What Are Instant Bank Transfers, And How Do They Work?

Are instant bank transfers really instant?

Instant bank transfers do precisely what it ‘says on the label’. They allow businesses and individuals to receive and send payments simultaneously. This can happen at any time of the day, on any day of the year. Some people who have newer bank apps will have noticed that if they spend money online, it goes immediately from their account, and they get a notification informing them of this. Where you see the difference, however, is if you are the person or business receiving the money.



Winner, winner; chicken dinner

With faster payments, the funds usually go from the sender’s account almost immediately, but it can take days before the money appears in the receiver’s account. A great example is for people who like to have an online flutter. To play for real money, the player has to make a deposit in the casino’s account. If they win and cash out, it can take up to three days for the winnings to be deposited back in their account. However, the fastest payout online casino in the USA uses the instant payment service, allowing the winnings to be cashed out without delay. The happy gambler can shout ‘Winner, winner; chicken dinner’ and not have to wait three days to buy said meal.


Keep on moving

Not so long ago, the idea of getting the money into our accounts within three days was exciting. When banking was all about checks and cash, it could take up to seven days for the funds to leave your account and even longer to clear into the payee’s account. If people wanted to pay or be paid more quickly, they had to pay extra for bankers’ drafts and, more recently, CHAPs payments. Instant payments are a new development and rely on a different clearance system (known as rails) than the current payment network. It will take a while for all businesses to integrate instant bank transfers, as we have seen with the slow approach some companies have taken to their integration of digital payment processors and digital wallets, but similarly, it will almost certainly come from consumer pressure.


Real-time payments

Instant payments are also known as real-time payments (RTP). They are settled via digital infrastructure networks. These networks are called real-time payment rails, and they provide 24x7x365 access. This means that they are always open to process payments. The Real-time payments (RTP) are settled almost immediately via digital infrastructure that facilitates the payments. The Clearing House currently operates an RTP network.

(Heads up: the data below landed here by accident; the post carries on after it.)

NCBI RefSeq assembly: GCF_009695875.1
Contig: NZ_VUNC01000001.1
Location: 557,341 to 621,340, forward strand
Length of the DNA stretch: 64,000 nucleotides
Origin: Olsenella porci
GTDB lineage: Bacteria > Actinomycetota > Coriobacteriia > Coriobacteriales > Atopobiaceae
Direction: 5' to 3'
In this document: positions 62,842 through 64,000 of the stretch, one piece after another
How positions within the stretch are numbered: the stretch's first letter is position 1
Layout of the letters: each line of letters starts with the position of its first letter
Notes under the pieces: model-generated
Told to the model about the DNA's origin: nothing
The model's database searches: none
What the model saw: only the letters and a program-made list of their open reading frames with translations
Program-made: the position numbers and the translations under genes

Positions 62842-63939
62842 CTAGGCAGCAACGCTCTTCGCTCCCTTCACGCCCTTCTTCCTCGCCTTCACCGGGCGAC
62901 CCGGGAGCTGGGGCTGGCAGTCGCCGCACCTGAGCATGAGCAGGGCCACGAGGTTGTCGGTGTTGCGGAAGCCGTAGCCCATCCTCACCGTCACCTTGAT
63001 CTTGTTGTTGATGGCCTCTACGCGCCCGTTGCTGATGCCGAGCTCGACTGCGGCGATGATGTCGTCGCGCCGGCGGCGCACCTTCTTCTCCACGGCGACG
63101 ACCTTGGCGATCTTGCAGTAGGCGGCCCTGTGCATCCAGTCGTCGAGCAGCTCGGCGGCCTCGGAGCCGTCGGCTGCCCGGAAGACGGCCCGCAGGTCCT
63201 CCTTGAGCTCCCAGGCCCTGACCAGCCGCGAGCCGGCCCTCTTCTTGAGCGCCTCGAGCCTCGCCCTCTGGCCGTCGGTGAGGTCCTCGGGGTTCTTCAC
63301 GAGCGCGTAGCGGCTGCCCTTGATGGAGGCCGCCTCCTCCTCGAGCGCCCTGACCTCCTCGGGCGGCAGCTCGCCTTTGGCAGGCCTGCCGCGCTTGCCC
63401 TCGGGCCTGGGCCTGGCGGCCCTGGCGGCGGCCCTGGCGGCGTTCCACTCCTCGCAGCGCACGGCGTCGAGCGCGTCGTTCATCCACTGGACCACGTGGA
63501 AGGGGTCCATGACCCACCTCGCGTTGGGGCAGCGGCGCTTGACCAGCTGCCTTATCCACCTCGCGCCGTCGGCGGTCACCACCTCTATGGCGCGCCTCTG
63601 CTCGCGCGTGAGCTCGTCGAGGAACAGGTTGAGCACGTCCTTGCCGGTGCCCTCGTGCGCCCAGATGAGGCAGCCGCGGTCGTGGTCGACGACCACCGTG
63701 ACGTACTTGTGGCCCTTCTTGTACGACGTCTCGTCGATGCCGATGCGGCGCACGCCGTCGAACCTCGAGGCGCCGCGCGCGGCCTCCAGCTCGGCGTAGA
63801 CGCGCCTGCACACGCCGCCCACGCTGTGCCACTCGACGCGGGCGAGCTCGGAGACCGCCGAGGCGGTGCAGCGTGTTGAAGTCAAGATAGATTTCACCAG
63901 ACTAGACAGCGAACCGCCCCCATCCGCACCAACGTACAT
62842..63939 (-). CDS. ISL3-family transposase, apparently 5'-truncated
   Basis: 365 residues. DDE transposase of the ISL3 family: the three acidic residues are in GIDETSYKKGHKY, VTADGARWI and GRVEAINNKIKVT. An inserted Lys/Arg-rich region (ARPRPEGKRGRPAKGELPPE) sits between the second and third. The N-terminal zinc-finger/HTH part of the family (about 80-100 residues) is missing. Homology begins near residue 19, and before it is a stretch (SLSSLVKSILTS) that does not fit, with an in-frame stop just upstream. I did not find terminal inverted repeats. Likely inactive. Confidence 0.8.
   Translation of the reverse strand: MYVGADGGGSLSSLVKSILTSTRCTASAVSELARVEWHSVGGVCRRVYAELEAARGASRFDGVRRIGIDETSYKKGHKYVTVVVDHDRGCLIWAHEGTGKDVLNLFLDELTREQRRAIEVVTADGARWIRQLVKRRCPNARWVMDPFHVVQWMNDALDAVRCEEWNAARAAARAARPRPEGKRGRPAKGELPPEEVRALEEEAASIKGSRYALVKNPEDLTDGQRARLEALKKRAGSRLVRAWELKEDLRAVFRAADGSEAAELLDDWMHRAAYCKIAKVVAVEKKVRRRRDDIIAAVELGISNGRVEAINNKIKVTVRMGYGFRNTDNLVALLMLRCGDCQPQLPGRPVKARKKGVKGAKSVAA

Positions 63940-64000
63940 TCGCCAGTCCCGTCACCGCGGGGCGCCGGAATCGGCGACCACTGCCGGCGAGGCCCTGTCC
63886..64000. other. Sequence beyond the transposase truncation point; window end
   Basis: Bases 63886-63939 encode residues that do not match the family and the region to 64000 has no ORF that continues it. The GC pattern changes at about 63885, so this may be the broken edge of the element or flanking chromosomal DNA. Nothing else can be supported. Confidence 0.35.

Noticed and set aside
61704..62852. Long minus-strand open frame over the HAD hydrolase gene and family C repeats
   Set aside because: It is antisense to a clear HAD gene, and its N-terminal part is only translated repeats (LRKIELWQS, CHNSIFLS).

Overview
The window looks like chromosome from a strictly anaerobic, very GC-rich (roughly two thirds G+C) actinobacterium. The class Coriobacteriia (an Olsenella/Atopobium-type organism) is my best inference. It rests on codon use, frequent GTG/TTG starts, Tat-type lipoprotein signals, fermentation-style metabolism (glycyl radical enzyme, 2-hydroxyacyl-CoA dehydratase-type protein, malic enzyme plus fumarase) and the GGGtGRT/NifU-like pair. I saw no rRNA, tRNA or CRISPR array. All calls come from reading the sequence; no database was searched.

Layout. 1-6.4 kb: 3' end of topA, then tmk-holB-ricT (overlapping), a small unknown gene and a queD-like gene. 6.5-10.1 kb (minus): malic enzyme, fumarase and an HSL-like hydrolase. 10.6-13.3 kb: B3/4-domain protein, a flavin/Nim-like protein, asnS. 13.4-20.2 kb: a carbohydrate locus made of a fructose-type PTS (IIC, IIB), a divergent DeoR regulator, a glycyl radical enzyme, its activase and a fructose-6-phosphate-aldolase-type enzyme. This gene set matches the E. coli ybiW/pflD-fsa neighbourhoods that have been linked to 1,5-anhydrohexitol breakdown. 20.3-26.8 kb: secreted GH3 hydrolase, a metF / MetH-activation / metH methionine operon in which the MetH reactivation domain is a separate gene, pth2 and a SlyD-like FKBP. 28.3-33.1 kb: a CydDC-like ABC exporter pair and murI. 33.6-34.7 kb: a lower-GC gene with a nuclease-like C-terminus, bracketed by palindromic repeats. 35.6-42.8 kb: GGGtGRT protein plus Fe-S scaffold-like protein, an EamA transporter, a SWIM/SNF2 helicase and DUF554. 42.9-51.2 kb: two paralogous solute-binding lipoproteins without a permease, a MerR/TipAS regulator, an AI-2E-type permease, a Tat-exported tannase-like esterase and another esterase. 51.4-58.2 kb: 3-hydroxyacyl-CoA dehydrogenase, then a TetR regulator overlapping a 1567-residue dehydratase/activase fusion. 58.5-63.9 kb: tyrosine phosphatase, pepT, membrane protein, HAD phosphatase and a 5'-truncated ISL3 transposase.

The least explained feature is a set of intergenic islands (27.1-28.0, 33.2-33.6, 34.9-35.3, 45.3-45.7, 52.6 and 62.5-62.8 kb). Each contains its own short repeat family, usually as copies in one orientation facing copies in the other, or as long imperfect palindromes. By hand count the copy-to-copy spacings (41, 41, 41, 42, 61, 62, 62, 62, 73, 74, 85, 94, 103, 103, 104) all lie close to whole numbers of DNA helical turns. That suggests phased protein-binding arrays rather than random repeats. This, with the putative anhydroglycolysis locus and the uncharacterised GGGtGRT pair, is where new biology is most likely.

The Clearing House

The Clearing House (TCH) has been offering this service for five years. They have noticed considerably higher volumes of traffic on their network recently. In response, they have increased the availability and functionality for financial institutions and their customers. They have reported that more banks and credit unions are joining their network each week. In quarter 3 of 2022, they processed a million transactions valued at $19.7 billion. That is an increase of 10% by volume and 9% by value in the same reporting period last year. The list of financial institutions participating in their scheme is extensive.


Not the only name in the market

It seems that the future of payments will be RTP. If we know we can receive money instantly, then this will be what we demand. In response to what is happening in the area,  The Federal Reserve has announced it will launch a similar service, FedNow, in 2023. The service is now going through technical testing. More than 120 organizations are participating in the FedNow Pilot Program. These include US Bank, Exchange Bank and a raft of payment processors and solution providers.

Ken Montgomery, Federal Reserve Bank of Boston’s first vice president and FedNow Service program executive said:

“The benefits of instant payments are increasingly important to consumers and businesses, and the ability to provide this service will be critical for financial institutions to remain competitive.”


The benefits of instant bank transfers

An enormous benefit of RTP is payment certainty, as well as instant access to funds and accurate account balances. Sending institutions can not revoke or recall a payment that has been authorized. In addition, there is a process to enable financial institutions to talk to each other if funds are sent in error.

Messaging is inbuilt into the system. This means that a request for payment of a bill or service can be initiated and paid through the RTP system. The invoicing is not separate from the payment. For years, customers of fintech apps like Paypal and Venmo have benefited from being able to send money and messages together – this is standard practice. However, RTP payments are about more than just transferring money.


Are there any delays?

The technology driving RTP is not new, as The Clearing House has demonstrated since launching in 2017. However, the delay in rolling out instant transfers falls very much at the banks’ doors. This is because they have to adapt to the new digital infrastructure. The last time they had to do this on such a scale was in the 1970s when digital clearing houses were introduced. Their biggest concern is always around security, but clever fintech solutions are helping to overcome ever-changing security threats.